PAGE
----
Wednesday, November 03, 2010

Thoughts on the U.S. Election


I am sure much more has and will be written on yesterday's U.S. election by people smarter and more knowledgeable than I. But nevertheless here are a few short observations.

1. Money Talks: The Republic gains can be ascribed to many things. But one of them, and certainly not the least, is the unprecedented flow of big money, often from anonymous sources, to right wing candidates and in support of right wing issues. This is largely as a result of the terrible U.S. Supreme Court decision in Citizens United v. Federal Election Commission, which overturns nearly a century of campaign finance reform and allows corporations to contribute unlimited funds in support of "issues" advertising right up to election day. As I wrote when this decision was first made, it is a game changer with long term consequences. I wrote at the time that if the Democratically controlled Congress did not do something to nullify the effects of this court decision, and do it before the elections just completed, they would never get a chance to do so again. The results of this massive infusion of unauditable corporate cash into the American political system, would give right wing candidates control of Congress for years to come. I fear I was correct.

And, as if to add insult to injury in this regard, one of the Democratic Senators to fall last night, was Russ Feingold - one of the authors of the McCain-Feingold Campaign Finance Act, the very law overturned in the Citizens United case.

2. Age Matters: According to CNN, exit polls indicated a strong showing for the Tea Party among seniors, with 47 percent of those 65 and older saying they support the Tea Party, while only 26 percent of voters ages 18 to 29 said they it. CNN also notes that 25% of the voters in this election were 65 years or older! (When they make up only 15% of the voting age population.) So unless the younger voters can be enticed to vote in larger numbers - as they did for Obama in 2008 - the left is in for many more years of election defeats.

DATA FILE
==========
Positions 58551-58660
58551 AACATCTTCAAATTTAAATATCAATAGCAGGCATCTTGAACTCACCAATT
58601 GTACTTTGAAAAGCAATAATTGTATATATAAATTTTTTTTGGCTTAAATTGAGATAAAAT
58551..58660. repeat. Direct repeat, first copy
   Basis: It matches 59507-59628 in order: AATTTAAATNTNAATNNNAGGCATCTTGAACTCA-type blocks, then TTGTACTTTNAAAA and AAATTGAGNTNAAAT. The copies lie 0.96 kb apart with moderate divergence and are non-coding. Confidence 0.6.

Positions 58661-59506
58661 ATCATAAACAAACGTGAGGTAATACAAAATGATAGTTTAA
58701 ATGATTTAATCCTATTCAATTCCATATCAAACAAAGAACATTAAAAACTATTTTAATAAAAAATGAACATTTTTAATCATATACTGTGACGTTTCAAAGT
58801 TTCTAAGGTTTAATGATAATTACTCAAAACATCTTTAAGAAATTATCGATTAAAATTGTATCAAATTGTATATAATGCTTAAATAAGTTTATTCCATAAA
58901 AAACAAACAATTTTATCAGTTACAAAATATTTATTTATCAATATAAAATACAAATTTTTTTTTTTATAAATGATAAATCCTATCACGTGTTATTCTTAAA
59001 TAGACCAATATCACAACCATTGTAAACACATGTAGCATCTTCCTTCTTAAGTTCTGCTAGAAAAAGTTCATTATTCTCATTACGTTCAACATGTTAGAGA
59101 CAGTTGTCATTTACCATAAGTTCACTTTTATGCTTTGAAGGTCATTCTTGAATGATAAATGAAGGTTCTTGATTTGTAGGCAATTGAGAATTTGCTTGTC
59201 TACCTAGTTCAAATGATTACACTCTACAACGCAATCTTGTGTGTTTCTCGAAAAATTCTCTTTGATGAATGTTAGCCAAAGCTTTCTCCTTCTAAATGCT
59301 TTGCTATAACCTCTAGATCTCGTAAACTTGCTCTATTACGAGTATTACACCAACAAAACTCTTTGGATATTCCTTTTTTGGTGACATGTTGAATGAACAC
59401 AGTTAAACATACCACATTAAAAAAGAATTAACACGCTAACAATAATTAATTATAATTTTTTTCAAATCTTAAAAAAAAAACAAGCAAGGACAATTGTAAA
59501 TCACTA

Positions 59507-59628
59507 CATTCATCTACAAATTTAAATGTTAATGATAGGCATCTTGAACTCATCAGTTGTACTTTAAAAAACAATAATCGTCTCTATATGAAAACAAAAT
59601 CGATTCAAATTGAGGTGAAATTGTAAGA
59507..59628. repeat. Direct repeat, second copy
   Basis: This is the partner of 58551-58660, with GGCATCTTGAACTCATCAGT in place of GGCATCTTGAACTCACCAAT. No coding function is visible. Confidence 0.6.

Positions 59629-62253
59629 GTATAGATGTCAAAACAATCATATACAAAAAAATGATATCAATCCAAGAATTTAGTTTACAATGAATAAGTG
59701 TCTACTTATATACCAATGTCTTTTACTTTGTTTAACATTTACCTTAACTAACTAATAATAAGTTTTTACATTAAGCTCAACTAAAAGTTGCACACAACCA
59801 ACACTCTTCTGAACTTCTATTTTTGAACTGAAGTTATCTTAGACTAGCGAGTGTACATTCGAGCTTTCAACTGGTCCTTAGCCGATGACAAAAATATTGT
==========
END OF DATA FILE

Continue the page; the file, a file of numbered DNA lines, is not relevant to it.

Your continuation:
An interesting point to consider in this regard is, "do people's politics change as they age, or do they keep their basic political orientation." If the former assumption is true then the future is even more bleak for progressives then it is today, as the "baby boomer" demographic bulge is just now moving in to the "seniors" bracket. If the second assumption is true we may see seniors slowly become more liberal over the next few years, with a real shift to the left coming in about 25 years, when todays under 40's - progressive by a wide margin, hit 65. But then again, if they retain their political inactivity along with their progressive values, then this may not matter at all.

3. Is it good for the Jews? No! If its bad for America and bad for the world (and it is,) then, by definition, its bad for the Jews.

And among the many new Republicans elected, not one Jew! * (Though there were several new Black and Latino Republicans elected.) Eric Cantor remains the only Republican Jew in Congress. This, as opposed to the approximately two dozen or so Jews among Democrats on Capitol Hill. The number of Jews in Congress will drop as a result of this election, with Russ Feingold being the most prominent Jew to go down, though the number of Jews in the Senate will likely stay the same - at 13 - as Richard Blumenthal won an open Senate seat in Connecticut. (As of this writing the incumbent Michael Bennett is leading in Colorado, but the race is still considered to close to call.)

And despite what Likud supporter's in Israel might think, this is not necessarily good for the Israeli right wing. Congress was and remains pro Israel. Foreign policy is largely the prerogative of the President, and there is no predicting how the election might affect Obama's mood and policy's on the Middle East. On the one hand he may feel that with so many other troubles, he doesn't need the headache and domestic opposition that will come with pushing aggressively for a peace deal, or reaching out to Arabs and Muslims. On the other hand, frustrated on the domestic front, he may decide to devote more energy to foreign affairs, where he has a relatively free hand.

4. Will Obama be a one term President? Read points 1 and 2 above! On the other hand, the last time the President's party lost so badly in midterm elections was in 1946 - and Truman went on to be re-elected in '48! Similarly, Eisenhower, Reagan, and Clinton all came back to win after significant midterm losses. It will all probably depend on the economy. And if you know where that's going to be in two years, please let me know.

(*) I just read that there may be 2nd Republican Jews in Congress. Congresswoman-elect Nan Hayworth of New York, is married to a Jew, and calls herself a Jew, though it seems she never converted. If the Jews can count Democrat Micheal Bennet as Jewish - he defines his religion as "unaffiliated", though his mother is Jewish - than why not Ms. Hayworth?

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